From the first notes of Victoria’s O Domine Jesu Christe that opens the recording, I was impressed by the ensemble’s smooth tonal quality (neat indeed). While they don’t have the bright top notes that marked the early recordings of the Tallis Scholars, they possess a beautifully blended sound with a firm bottom. There are some wonderful stand-outs: Verbum caro factum est, an expansive six-part Christmas motet by Senfl and Gallus’s Viri Sancti, a beautifully crafted double choir work. The works by the lesser-known composers I’ve mentioned before are all quite good. While there are some moments of rhythmic slackness, in Byrd’s In resurrectione tua for example, but not enough to spoil things.

There is something of a sonic haze over the recording that sometimes blurs individual voices but the overall production values are quite good with full texts and translations accompanying some decent liner notes.


Amour et Mascarade, Purcell & L’Italie

The opening paragraph of the liner notes made me flinch, “…the artistes of the Amarillis ensemble are all very young, and they play and sing with the dash and spirit of their youth…The works [by Purcell and Frescobaldi]…are known as it were in slow motion, rather cramped, without the brilliance that players under thirty can bring to bear on them.” These recordings were made in 1999 and trust me, there were plenty of energetic recordings of Purcell and Frescobaldi played with dash and spirit before Ensemble Amarillis appeared on the scene. That being said, this oddly programmed disc of some anonymous English dance tunes, canzone of Frescobaldi, vocal music of Purcell and a rarely-heard cantata by Francesco Mancini is mostly pleasing.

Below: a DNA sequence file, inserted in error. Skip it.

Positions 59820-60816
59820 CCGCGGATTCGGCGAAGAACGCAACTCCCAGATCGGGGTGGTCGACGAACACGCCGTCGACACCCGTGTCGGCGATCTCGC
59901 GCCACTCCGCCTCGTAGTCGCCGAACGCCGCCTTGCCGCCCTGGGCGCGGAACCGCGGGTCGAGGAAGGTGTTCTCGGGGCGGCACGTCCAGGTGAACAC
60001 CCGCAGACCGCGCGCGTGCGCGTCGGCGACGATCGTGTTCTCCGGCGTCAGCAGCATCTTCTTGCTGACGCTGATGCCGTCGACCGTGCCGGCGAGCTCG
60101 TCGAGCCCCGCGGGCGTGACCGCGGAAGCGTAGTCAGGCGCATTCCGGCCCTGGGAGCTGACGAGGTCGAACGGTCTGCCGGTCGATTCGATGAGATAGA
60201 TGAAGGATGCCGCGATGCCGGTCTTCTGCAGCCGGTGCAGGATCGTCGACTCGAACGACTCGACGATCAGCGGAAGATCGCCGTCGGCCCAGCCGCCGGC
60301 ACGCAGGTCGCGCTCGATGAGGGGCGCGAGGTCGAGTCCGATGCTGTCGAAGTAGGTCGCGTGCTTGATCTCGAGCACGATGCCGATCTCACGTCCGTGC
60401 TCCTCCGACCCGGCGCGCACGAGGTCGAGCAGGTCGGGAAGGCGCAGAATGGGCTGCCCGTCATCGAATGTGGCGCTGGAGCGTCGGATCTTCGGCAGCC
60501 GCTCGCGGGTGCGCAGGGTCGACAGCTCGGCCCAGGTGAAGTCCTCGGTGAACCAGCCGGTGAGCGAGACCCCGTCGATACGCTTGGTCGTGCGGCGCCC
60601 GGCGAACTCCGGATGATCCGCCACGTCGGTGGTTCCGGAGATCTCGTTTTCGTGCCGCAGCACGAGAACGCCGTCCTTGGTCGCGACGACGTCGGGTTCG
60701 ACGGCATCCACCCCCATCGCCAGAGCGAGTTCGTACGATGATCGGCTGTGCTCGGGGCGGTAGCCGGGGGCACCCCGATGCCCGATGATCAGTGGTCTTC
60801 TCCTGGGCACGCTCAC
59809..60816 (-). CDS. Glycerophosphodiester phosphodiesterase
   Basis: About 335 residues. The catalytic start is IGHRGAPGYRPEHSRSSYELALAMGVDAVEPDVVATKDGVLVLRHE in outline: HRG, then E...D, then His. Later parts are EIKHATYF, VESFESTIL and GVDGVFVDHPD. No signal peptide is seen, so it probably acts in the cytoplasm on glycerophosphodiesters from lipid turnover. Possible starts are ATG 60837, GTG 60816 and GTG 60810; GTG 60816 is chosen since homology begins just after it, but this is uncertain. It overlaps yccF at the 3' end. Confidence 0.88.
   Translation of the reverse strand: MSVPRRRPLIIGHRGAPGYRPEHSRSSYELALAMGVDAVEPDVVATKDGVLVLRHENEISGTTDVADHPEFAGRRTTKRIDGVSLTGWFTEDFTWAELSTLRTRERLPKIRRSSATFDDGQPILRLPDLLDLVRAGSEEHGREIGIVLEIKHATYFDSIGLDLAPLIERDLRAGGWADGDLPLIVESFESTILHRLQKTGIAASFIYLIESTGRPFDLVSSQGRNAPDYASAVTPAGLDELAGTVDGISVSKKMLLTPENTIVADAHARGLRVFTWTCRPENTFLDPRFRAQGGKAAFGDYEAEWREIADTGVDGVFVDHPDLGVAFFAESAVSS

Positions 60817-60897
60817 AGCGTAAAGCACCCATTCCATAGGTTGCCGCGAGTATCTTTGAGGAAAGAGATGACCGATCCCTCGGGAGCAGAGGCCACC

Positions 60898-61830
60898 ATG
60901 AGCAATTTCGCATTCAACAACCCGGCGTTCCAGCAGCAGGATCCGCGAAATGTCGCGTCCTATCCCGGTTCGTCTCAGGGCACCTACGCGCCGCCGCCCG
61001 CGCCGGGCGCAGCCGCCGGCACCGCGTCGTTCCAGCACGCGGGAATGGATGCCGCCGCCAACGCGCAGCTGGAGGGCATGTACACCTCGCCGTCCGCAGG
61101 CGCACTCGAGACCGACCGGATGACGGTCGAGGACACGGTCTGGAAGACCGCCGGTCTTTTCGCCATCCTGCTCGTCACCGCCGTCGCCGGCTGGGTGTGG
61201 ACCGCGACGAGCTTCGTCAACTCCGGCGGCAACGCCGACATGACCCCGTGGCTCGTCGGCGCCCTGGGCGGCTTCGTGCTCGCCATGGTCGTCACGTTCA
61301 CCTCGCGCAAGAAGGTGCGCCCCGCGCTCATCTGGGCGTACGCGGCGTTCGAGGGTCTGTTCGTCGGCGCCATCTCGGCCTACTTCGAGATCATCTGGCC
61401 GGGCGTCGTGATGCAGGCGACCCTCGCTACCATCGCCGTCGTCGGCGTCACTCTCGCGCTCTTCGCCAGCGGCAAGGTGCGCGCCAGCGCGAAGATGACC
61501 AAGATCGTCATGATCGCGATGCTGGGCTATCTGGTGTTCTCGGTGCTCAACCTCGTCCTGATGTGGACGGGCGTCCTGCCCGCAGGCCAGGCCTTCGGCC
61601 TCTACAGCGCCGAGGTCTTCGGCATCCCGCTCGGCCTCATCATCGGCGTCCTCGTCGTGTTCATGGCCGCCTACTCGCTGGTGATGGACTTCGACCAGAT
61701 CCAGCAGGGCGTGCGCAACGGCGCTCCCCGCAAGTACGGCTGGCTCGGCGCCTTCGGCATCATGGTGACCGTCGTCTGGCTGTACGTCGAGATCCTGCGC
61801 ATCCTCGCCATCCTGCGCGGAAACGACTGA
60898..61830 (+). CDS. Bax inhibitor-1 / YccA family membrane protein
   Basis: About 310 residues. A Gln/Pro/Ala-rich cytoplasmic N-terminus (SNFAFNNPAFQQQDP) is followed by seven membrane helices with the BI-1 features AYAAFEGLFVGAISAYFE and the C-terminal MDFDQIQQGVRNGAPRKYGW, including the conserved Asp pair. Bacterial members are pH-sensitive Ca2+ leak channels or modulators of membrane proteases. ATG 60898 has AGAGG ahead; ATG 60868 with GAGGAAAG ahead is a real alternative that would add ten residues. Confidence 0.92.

Soprano Patricia Pettibon and tenor Jean-François Noveli are the featured soloists in the vocal works and the instrumental ensemble comprised of (in various combinations) flûte à bec, oboe, low strings and harpsichord are featured in the Frescobaldi and English dances. I loved the blend of oboe (sounding here like a cornetto) and Pettibon’s high, bright voice in Purcell’s “Bid the Virtues.” Sure, I couldn’t understand a word Pettibon was singing but the tonal quality was gorgeous. However, the absolutely miserable English pronunciation of Pettibon and Noveli sink Purcell’s “Sound the Trumpet,” despite Pettibon’s delicious attempts to imitate the sound of a trumpet with a lovely trill. Pettibon delivers a glorious performance of Mancini’s cantata Quanto dolce è quell’ardore where she ornaments every line beautifully and even makes the recitative memorable, this is the high point of the program.

I mostly overcame my distaste for the flûte à bec (recorder to us vulgar Americans) in the Frescobaldi canzone, which were played with dexterity by Héloise Gaillard. The best moment in the Frescobaldi sequence was the lush and darkly rich cello playing of Ophélie Gaillard and tasteful accompaniment by harpsichordist Violaine Cochard. The English dances were charming and very well played. Speaking of English dances, I was surprised how closely the opening of “The second witches dance” resembled the “Popeye the Sailorman” song.  This is a pleasant recording which offers a glimpse of two artistes, Pettibon and Ophélie Gaillard, who have gone on to great careers in the world of early music.